There are two forms of market timing: intentional and unintentional. Both are deadly to your portfolio.

(c)Intentional Market Timing

It seems so simple. Buy when stock prices are low and sell when they are high. Thousands of investors are unable to resist the temptation: All they need do is look back at the stock that went from $10 per share to $50 per share to see how easy this is.

Unfortunately, 20/20 hindsight doesn't help you look forward. It doesn't help you identify the stock that went from $10 to $50 any more than it warns you about the stock that went from $50 to $10.

(d)Market Timers

Market timing has its proponents. You don't have to look very far or hard to find folks who will gladly call the market turns for you if you subscribe to their service. Some of these market timers are very sincere about their approach and believe they can provide a real service.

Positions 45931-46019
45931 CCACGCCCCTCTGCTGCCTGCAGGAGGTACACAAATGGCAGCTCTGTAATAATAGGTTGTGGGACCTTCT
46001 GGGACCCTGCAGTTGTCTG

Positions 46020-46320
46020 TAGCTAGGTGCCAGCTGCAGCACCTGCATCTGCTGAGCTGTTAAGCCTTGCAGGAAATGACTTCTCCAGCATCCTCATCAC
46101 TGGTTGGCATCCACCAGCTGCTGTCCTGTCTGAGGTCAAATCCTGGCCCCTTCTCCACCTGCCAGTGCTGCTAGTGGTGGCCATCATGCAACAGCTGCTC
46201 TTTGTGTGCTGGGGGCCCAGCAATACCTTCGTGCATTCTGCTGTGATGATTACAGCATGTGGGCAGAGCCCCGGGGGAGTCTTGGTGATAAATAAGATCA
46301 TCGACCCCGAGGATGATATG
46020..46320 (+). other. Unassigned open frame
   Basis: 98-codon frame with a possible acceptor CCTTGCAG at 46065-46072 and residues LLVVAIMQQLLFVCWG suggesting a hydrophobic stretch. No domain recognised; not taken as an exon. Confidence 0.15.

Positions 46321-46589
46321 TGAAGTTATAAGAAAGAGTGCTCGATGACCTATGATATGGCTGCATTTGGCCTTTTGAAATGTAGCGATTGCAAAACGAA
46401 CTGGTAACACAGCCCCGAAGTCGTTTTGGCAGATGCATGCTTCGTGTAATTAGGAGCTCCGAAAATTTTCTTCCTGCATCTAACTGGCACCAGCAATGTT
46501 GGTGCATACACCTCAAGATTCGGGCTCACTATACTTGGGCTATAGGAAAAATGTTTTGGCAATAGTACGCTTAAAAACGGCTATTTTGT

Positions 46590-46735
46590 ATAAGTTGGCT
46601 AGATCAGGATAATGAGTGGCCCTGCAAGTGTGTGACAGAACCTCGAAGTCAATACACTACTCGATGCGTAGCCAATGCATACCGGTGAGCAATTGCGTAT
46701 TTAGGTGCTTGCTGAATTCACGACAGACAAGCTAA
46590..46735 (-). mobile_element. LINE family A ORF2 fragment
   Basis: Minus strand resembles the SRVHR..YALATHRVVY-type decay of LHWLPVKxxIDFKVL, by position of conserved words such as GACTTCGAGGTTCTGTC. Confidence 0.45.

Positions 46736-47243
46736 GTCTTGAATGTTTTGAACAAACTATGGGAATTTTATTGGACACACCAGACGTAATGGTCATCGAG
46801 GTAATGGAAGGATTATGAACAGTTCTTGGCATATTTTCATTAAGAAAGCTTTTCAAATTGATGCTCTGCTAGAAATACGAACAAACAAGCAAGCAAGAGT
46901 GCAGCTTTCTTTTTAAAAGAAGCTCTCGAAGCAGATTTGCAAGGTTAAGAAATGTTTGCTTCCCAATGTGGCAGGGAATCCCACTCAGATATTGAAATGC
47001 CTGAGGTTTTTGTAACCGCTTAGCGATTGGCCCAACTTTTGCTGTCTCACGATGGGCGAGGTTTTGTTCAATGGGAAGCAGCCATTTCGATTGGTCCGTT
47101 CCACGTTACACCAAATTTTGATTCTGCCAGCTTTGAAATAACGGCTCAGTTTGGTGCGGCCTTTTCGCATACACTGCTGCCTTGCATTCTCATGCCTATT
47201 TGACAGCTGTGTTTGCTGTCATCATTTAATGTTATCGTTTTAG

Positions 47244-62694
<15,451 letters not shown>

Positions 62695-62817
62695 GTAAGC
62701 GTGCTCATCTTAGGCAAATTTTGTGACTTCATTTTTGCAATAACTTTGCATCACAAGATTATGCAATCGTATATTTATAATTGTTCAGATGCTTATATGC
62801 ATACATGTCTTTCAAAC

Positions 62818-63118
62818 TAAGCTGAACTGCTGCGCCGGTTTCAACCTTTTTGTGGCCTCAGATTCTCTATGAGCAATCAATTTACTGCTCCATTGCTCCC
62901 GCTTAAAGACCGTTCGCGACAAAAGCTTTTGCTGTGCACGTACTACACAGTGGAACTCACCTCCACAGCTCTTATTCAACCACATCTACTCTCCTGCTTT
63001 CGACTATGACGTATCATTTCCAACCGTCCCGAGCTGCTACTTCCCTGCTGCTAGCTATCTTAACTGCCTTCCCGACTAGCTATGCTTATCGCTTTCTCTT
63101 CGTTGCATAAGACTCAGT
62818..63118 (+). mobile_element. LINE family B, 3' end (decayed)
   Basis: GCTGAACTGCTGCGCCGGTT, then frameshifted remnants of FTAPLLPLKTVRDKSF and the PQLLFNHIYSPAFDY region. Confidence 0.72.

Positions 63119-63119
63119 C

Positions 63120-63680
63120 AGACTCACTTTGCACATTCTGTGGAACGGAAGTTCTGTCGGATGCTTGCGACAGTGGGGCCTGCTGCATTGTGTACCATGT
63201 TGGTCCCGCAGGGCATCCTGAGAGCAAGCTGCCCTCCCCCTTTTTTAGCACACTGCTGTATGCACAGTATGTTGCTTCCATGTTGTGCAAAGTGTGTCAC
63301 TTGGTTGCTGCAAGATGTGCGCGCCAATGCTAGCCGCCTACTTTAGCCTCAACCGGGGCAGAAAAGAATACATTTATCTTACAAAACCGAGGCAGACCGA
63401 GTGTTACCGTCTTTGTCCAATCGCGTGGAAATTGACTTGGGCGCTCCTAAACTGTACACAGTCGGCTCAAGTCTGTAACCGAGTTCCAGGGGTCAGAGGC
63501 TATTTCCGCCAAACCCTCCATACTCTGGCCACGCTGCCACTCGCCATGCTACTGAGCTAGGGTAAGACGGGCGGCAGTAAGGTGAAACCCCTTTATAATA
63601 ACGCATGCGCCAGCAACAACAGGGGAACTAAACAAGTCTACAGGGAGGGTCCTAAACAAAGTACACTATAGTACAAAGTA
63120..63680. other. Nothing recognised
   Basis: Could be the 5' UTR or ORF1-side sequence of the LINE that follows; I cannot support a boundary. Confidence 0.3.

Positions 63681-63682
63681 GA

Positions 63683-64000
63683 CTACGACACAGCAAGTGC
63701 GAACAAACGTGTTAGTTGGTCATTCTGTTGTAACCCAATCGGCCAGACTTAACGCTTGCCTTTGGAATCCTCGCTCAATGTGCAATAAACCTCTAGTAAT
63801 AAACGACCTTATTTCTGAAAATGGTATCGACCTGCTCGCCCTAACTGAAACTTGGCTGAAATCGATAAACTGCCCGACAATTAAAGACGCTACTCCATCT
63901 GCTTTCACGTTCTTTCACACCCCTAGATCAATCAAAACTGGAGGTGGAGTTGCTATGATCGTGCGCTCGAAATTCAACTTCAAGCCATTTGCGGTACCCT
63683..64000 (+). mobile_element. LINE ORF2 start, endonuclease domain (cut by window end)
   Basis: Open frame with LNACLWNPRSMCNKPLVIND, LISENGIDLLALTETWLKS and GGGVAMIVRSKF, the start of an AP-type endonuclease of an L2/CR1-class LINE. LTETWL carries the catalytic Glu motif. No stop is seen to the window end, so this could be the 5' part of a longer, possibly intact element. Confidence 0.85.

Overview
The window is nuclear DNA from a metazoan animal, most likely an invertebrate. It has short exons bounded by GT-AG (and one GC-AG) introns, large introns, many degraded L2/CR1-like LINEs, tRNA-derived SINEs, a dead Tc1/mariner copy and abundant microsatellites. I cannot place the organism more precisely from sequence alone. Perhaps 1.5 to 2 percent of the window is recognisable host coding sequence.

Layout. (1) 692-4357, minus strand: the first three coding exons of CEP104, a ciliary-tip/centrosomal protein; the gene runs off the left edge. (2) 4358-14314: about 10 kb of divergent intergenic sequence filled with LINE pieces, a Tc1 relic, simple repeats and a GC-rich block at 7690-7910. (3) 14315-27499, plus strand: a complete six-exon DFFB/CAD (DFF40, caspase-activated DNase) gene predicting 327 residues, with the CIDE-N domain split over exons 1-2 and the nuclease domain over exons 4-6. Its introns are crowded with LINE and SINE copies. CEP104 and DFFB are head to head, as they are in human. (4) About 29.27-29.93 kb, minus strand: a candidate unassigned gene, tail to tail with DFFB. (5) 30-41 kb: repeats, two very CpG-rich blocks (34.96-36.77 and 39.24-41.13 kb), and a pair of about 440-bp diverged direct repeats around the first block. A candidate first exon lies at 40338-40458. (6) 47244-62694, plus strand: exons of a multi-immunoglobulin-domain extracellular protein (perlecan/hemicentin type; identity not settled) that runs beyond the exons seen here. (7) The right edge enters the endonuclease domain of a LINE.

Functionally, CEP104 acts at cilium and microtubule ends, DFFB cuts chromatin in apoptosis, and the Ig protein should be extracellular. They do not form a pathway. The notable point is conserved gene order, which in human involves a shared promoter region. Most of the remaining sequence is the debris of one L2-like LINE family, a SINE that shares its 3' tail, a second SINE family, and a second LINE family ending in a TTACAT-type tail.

Others, however, are just short of frauds. One of their tools is trotting out "historical" data that shows how their system called the market correctly for the past 10 years, or whatever. They base many of their systems on back testing, which takes a trading system and applies it against historical market data. Done objectively, there is nothing wrong with this approach. However, if you manipulate the system to produce the best results based on the historical data, you have crossed the line between testing and moved into the realm of shell games: You can't duplicate their results because they tweaked the system to work with a market that won't exist again.